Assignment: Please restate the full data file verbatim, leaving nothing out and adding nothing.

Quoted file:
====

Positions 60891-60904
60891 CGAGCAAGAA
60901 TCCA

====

Positions 60891-60904
60891 CGAGCAAGAA
60901 TCCA